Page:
Lumbee Indians in the Jim Crow South: Race, Identity, and the Making of a Nation
With more than 50,000 enrolled members, North Carolina's Lumbee Indians are the largest Native American tribe east of the Mississippi River. Malinda Maynor Lowery, a Lumbee herself, describes how, between Reconstruction and the 1950s, the Lumbee crafted and maintained a distinct identity in an era defined by racial segregation in the South and paternalistic policies for Indians throughout the nation. They did so against the backdrop of some of the central issues in American history, including race, class, politics, and citizenship.
Lowery argues that "Indian" is a dynamic identity that, for outsiders, sometimes hinged on the presence of "Indian blood" (for federal New Deal policy makers) and sometimes on the absence of "black blood" (for southern white segregationists). Lumbee people themselves have constructed their identity in layers that tie together kin and place, race and class, tribe and nation; however, Indians have not always agreed on how to weave this fabric into a whole. Using photographs, letters, genealogy, federal and state records, and first-person family history, Lowery narrates this compelling conversation between insiders and outsiders, demonstrating how the Lumbee People challenged the boundaries of Indian, southern, and American identities.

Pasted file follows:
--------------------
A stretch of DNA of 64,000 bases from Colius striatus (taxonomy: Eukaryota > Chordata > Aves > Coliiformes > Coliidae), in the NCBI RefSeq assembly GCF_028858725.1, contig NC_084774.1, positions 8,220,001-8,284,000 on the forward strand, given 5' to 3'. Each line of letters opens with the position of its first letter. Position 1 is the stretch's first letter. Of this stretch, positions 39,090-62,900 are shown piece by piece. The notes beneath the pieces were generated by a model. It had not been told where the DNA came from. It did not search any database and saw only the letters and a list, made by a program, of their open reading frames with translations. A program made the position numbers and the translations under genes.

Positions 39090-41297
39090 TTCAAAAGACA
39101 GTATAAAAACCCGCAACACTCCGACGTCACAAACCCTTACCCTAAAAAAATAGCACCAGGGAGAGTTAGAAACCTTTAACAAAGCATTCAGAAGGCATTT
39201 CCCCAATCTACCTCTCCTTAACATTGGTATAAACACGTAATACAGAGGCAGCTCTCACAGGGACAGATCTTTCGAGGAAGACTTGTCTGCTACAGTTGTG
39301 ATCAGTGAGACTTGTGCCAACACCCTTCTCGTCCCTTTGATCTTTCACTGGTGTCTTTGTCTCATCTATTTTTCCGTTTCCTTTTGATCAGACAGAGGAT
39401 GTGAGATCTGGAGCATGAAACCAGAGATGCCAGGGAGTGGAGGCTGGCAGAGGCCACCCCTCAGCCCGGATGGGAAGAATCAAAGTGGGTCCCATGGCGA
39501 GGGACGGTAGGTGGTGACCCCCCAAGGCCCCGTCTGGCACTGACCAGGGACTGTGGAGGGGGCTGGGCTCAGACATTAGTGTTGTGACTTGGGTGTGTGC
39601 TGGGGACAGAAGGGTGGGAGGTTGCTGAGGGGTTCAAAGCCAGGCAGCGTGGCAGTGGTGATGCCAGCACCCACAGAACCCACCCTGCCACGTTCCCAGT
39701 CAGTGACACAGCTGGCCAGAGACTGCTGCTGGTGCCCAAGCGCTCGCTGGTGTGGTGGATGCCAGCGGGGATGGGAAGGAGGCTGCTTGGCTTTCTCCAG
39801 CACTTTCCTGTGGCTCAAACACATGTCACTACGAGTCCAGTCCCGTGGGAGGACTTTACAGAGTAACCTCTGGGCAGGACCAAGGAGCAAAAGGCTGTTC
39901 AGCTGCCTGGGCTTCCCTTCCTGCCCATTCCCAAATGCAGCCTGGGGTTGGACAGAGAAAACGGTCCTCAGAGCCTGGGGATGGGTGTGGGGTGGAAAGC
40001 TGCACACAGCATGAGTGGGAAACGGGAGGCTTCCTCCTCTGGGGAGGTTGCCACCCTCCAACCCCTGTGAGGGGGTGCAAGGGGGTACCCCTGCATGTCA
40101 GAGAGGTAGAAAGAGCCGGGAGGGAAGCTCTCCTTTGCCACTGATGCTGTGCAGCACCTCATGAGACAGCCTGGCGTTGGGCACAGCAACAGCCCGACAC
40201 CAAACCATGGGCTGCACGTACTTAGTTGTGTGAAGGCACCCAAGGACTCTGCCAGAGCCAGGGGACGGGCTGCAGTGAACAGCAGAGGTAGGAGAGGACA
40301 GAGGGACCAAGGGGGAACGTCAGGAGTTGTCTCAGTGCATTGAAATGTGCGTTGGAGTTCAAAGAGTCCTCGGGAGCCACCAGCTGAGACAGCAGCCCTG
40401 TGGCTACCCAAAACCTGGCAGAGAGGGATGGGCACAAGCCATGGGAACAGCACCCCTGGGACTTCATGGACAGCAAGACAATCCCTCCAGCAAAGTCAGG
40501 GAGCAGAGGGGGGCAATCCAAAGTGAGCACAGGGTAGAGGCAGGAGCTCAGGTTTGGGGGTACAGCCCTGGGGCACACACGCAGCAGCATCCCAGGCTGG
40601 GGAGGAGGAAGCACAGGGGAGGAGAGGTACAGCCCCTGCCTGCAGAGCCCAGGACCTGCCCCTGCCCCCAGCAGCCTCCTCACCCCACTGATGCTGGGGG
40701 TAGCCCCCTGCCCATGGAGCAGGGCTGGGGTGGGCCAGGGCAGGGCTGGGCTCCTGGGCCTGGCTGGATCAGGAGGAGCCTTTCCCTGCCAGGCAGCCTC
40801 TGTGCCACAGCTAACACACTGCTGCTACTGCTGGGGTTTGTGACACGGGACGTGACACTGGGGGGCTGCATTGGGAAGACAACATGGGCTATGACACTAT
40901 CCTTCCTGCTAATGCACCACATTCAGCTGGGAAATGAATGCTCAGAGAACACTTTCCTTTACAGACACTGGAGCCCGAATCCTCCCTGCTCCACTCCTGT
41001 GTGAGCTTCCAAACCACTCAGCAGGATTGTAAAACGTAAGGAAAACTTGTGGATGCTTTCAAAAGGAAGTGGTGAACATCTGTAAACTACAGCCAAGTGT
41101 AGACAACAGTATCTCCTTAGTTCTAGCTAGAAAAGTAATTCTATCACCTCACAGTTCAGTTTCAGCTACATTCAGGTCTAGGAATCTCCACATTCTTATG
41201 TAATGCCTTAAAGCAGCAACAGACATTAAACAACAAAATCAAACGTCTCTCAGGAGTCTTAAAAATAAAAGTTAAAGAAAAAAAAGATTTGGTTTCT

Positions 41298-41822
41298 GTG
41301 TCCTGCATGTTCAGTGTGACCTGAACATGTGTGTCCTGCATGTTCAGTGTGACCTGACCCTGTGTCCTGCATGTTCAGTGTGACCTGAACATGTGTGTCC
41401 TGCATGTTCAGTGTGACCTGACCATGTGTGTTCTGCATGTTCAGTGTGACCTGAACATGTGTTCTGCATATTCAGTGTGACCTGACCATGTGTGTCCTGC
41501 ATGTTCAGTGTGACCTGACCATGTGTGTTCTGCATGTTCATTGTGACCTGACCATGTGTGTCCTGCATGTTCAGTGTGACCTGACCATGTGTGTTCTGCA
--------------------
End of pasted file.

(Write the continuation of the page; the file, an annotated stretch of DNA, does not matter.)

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This book was very informative and also included the family of "Chavers" of Roberson County, N.C. whom I descended from.
Stephanie Shavers (Chavis, Chavers, Chavous, Chavez) Jackson
Review: Lumbee Indians in the Jim Crow South: Race, Identity, and the Making of a Nation (First Peoples: New Directions in Indigenous Studies (University of North Carolina Press Paperback))User Review - Adrian Jackson - Goodreads
I bought this book for genealogical research. I found it to be informative and interesting. It covered a topic I knew scant about, and I can honestly say that it has improved by body of knowledge. Well done, Dr. Lowery! Read full review